The challenges of calculating GDP are particularly acute in Sub-Saharan Africa, owing to weak national statistics offices and historical biases that muddy crucial measurements. Bothered by what he regarded as problems in Zambia's national statistics, Morten Jerven, an assistant professor at Simon Fraser University, spent four years examining how African countries obtain their data and the challenges they face in turning them into GDP estimates. His new book, Poor Numbers: How We Are Misled by African Development Statistics and What to Do about It, makes a strong case that many GDP measurements we thought were accurate are not.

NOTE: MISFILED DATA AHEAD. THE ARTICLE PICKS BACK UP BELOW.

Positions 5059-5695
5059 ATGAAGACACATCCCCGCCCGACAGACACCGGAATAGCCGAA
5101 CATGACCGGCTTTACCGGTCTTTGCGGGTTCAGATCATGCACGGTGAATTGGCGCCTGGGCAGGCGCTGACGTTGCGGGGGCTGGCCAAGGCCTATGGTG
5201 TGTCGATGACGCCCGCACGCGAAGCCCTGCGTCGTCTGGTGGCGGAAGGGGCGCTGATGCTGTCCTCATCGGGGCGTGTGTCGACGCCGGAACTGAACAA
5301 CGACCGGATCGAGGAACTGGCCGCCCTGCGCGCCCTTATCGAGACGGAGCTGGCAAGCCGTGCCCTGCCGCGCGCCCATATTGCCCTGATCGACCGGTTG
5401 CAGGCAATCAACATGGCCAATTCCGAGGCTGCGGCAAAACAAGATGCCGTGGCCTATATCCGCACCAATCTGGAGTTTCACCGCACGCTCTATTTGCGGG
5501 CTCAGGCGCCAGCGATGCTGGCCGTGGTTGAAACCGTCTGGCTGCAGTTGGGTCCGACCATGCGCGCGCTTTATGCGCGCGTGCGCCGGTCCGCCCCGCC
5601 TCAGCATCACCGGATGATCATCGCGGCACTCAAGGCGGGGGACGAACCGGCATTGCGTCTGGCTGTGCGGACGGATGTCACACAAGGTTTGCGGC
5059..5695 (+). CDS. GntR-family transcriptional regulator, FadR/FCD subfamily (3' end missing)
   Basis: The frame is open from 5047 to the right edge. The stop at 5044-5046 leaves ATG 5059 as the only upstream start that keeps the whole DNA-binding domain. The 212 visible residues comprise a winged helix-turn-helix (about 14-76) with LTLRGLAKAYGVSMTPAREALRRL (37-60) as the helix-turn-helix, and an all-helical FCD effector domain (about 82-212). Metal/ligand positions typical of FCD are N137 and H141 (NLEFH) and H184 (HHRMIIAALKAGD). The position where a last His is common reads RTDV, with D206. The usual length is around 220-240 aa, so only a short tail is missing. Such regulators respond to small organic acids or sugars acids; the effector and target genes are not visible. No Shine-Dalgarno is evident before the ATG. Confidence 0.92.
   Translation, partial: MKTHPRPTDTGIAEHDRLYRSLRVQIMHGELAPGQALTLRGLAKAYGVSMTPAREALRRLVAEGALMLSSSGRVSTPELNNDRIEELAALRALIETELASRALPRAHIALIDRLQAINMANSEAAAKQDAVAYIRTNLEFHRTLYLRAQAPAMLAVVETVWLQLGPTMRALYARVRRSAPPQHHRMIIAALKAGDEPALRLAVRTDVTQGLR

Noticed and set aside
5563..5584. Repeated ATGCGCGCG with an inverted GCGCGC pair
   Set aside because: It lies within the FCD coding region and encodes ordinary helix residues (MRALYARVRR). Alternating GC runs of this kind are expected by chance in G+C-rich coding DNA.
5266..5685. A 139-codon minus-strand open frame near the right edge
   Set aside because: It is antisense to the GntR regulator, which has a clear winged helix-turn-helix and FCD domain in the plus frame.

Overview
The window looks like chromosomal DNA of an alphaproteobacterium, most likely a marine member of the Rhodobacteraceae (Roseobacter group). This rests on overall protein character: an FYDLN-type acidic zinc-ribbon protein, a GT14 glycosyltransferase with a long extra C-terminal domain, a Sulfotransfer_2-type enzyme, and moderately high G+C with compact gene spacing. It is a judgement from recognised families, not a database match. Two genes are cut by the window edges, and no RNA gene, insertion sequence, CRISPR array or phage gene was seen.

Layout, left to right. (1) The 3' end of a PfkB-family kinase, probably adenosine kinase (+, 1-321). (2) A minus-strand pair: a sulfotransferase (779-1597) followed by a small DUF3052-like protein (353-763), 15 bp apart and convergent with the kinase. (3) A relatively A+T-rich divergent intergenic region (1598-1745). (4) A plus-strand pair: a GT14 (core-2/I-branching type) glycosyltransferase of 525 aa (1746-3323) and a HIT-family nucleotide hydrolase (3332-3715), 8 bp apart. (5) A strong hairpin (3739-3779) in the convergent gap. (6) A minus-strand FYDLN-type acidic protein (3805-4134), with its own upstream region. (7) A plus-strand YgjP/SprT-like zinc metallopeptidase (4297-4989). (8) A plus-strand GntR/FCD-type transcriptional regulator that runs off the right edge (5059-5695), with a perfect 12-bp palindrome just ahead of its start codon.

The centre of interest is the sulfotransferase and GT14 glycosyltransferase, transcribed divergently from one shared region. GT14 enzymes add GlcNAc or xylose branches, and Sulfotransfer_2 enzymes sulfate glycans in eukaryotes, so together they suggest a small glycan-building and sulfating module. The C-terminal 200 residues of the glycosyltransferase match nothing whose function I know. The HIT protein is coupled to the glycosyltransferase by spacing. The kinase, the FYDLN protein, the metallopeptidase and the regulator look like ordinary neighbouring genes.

Jerven notes that many African countries have trouble measuring the size of their relatively large subsistence economies and unrecorded economic activity. How do you account for the production of a farmer who grows and eats his own food? If subsistence farming is systematically underestimated, some of what looks like growth as an economy moves out of subsistence may merely reflect a shift to something that is easier to capture statistically. Read More